Persistent Link:
http://hdl.handle.net/10150/556431
Title:
In Search of Johonaa'ei: Healing Through Story
Author:
Stewart, Sherrie Lynn
Issue Date:
2015
Publisher:
The University of Arizona.
Rights:
Copyright © is held by the author. Digital access to this material is made possible by the University Libraries, University of Arizona. Further transmission, reproduction or presentation (such as public display or performance) of protected items is prohibited except with permission of the author.
Abstract:
This dissertation is a creative piece that reflects a dual focus in the American Indian Studies program - American Indian Law & Policy and Native American Literature. This "epidemic of violence," as James Anaya labeled it, underpins the writing of this dissertation. Some statistics: One in three Native women will be sexually assaulted in her lifetime. Some sources purport that 88% of assailants are non-Native. Only 13% of reported assaults on Native women are prosecuted. The core of the dissertation is a novella bookended by an Introduction and an Epilog. The Introduction includes the factors and influences that led to the writing of this novella. The novella presents the convergence of the stories of four damaged women and their individual paths toward healing. An Epilog provides a space for thoughts on the writing process and the final product. The purpose of this dissertation is three-fold: Bring attention to the problem of violence committed against Native women, to promote the sharing of stories to begin the path to healing, and to add to the scholarship of American Indian Studies.
Type:
text; Electronic Dissertation
Keywords:
Novella; Violence Against Women; Creative Writing; American Indian Studies
Degree Name:
Ph.D.
Degree Level:
doctoral
Degree Program:
Graduate College; American Indian Studies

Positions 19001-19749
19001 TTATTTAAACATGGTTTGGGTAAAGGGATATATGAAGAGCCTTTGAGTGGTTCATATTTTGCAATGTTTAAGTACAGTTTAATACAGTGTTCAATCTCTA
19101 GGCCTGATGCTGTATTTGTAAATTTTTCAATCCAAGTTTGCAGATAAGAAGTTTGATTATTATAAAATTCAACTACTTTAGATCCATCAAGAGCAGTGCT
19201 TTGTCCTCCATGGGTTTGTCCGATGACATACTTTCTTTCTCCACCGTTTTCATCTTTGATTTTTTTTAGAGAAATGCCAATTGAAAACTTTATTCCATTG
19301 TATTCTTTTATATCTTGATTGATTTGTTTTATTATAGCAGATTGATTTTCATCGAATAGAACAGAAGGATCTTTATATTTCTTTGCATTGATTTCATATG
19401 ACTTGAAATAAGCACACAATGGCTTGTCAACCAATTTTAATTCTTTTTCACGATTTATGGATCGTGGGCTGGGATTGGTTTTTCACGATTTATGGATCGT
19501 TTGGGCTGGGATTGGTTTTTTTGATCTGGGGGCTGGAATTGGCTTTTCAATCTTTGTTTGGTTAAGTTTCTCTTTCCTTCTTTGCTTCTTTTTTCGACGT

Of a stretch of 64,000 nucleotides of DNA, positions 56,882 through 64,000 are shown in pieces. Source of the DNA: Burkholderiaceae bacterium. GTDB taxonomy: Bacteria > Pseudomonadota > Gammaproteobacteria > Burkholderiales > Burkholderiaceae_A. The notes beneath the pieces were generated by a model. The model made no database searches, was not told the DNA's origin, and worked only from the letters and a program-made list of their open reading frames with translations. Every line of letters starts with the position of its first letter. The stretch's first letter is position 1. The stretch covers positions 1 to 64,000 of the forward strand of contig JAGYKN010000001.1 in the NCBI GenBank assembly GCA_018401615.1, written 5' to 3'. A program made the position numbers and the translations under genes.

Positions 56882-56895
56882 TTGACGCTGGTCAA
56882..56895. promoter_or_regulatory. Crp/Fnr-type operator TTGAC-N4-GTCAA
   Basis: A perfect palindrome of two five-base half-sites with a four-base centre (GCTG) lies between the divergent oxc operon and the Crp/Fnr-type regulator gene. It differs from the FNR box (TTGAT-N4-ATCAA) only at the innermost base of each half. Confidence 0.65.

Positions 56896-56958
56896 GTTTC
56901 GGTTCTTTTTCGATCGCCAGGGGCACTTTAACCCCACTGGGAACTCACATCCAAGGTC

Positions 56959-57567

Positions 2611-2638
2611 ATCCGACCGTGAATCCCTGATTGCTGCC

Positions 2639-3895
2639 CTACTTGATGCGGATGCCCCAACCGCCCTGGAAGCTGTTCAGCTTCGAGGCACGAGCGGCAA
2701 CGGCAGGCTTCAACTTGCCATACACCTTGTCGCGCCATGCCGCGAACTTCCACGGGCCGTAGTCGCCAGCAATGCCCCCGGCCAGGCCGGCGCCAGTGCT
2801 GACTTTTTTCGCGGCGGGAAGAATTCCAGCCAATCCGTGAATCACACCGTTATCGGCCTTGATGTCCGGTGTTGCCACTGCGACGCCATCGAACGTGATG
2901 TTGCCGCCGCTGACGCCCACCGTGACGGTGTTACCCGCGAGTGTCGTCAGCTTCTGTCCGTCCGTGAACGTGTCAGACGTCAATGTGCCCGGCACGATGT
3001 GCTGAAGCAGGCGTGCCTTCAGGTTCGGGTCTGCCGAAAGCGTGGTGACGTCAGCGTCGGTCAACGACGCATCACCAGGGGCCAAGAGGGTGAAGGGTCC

Degree Grantor:
University of Arizona
Advisor:
Washburn, Franci A.

Full metadata record

DC FieldValue Language
dc.language.isoen_USen
dc.titleIn Search of Johonaa'ei: Healing Through Storyen_US
dc.creatorStewart, Sherrie Lynnen
dc.contributor.authorStewart, Sherrie Lynnen
dc.date.issued2015en
dc.publisherThe University of Arizona.en
dc.rightsCopyright © is held by the author. Digital access to this material is made possible by the University Libraries, University of Arizona. Further transmission, reproduction or presentation (such as public display or performance) of protected items is prohibited except with permission of the author.en
dc.description.abstractThis dissertation is a creative piece that reflects a dual focus in the American Indian Studies program - American Indian Law & Policy and Native American Literature. This "epidemic of violence," as James Anaya labeled it, underpins the writing of this dissertation. Some statistics: One in three Native women will be sexually assaulted in her lifetime. Some sources purport that 88% of assailants are non-Native. Only 13% of reported assaults on Native women are prosecuted. The core of the dissertation is a novella bookended by an Introduction and an Epilog. The Introduction includes the factors and influences that led to the writing of this novella. The novella presents the convergence of the stories of four damaged women and their individual paths toward healing. An Epilog provides a space for thoughts on the writing process and the final product. The purpose of this dissertation is three-fold: Bring attention to the problem of violence committed against Native women, to promote the sharing of stories to begin the path to healing, and to add to the scholarship of American Indian Studies.en
dc.typetexten
dc.typeElectronic Dissertationen
dc.subjectNovellaen
dc.subjectViolence Against Womenen
dc.subjectCreative Writingen
dc.subjectAmerican Indian Studiesen
thesis.degree.namePh.D.en
thesis.degree.leveldoctoralen
thesis.degree.disciplineGraduate Collegeen
thesis.degree.disciplineAmerican Indian Studiesen
thesis.degree.grantorUniversity of Arizonaen
dc.contributor.advisorWashburn, Franci A.en
dc.contributor.committeememberWashburn, Franci A.en
dc.contributor.committeememberHolm, Tomen
dc.contributor.committeememberFatzinger, Amyen
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